In June, the government made a decision to lift barriers that prevented researchers from exploring the health benefits of marijuana. The Obama Administration spoke out that they will support research on the health benefits and safety of marijuana, with hopes that this research will advance our understanding in regards to adverse side effects and therapeutic uses. (1)
Nearly 50 percent of Americans report using or having tried marijuana
Following this decision, a new Gallop poll was launched and reported that 44 percent of Americans report that they have tried cannabis. The Gallop poll was the first survey that asked this same question in 1969. In 1969, only 4 percent of Americans admitted to experimenting or using marijuana.(2)
The new poll reports that 1 in 10 United States citizens currently smoke marijuana. The poll confirmed that men are more likely than women to currently use or previously try marijuana. Additionally, secular people are more likely than religious people to experiment with cannabis.(2)
Out of 60 peer reviewed studies, 41 report positive health benefits associated with marijuana use
From 1990-2014, there are 60 peer reviewed studies that detail how marijuana impacts major health disorders such as ALS, bipolar, cancer, multiple sclerosis, and pain. Out of these studies, 41 provided research that reported marijuana was beneficial, 6 reported that marijuana showed negative results, and 13 reported no significant good or bad results. (3)
A study completed in April 2014, explored how medical marijuana impacts ALS. A survey was given to 127 patients in which 93 percent completed the survey. Twenty-one percent reported current or prior use of marijuana to treat symptoms of ALS. The majority of this 21 percent reported that marijuana use effectively provided appetite stimulation, aided in sleep, relieved anxiety and depression, and provided muscle relaxation. (3)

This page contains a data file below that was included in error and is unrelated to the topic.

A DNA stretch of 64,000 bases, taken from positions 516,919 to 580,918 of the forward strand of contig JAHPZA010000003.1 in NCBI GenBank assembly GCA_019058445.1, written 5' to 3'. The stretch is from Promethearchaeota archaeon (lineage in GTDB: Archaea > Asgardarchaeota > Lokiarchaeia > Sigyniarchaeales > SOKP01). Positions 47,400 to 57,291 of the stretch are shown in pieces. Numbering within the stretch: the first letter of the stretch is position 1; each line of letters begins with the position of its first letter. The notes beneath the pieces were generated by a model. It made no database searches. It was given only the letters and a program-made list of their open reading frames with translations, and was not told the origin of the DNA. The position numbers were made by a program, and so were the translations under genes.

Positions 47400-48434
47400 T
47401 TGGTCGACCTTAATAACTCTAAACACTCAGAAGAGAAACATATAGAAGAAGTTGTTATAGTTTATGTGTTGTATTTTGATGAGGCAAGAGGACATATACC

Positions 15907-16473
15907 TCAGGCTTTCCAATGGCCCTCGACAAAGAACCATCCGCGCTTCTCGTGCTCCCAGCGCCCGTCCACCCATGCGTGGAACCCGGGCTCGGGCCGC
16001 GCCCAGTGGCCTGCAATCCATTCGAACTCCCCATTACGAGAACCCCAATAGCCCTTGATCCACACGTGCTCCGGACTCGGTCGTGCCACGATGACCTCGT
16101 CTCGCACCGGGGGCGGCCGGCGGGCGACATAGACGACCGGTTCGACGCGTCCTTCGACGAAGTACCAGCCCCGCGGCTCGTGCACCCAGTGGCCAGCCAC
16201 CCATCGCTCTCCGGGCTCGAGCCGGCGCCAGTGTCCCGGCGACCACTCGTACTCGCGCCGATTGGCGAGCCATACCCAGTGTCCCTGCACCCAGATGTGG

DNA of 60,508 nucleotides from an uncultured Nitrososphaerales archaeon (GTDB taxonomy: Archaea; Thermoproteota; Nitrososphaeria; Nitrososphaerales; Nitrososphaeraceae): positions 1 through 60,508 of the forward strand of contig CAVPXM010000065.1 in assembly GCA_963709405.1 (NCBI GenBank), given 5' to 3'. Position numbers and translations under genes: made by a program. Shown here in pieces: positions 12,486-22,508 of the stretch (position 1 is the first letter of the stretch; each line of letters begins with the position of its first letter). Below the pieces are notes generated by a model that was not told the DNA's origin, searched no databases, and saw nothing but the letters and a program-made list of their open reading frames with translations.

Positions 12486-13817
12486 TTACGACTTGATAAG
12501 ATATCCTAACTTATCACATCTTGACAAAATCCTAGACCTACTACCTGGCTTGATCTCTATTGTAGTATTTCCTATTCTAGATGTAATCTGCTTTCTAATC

Is it okay to self-medicate?
A 2012 study explored the impact of marijuana use on bipolar one (I) disorder. The study compared clinical and neurocognitive measures in participants diagnosed with bipolar (I) who have used and not used cannabis. The results show that those who used cannabis to self-medicate experience better neurocognitive performance, processing speed and working memory. (3)
A 2011 study researched the effects of cannabis on breast cancer cell proliferation, invasion, and metastasis. The study concluded that marijuana has low toxicity, making it ideal for cancer treatment. It was found that marijuana did work to control the aggressiveness of breast cancer cells. (3)
A 2003 research article explored how cannabinoids effect cancer by preventing nausea, vomiting, pain, and stimulating appetite. The study concluded that cannabis effectively managed the above concerns, while also inhibiting the growth of tumor cells. (3)
It appears that historic research shows numerous health benefits associated with medical marijuana. Now that research barriers are lifted, it may be possible to show even greater health benefits linked to marijuana use.